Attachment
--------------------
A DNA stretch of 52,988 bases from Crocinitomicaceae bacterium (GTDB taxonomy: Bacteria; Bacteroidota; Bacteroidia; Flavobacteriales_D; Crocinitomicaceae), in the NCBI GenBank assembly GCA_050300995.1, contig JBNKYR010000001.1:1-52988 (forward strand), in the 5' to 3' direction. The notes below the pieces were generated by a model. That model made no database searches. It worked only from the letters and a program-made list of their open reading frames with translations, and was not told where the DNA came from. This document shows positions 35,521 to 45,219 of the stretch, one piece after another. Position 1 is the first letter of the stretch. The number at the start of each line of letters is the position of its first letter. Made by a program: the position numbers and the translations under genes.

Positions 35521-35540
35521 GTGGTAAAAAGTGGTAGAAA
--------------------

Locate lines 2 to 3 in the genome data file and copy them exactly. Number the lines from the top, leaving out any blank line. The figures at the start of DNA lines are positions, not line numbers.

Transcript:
Positions 35521-35540
35521 GTGGTAAAAAGTGGTAGAAA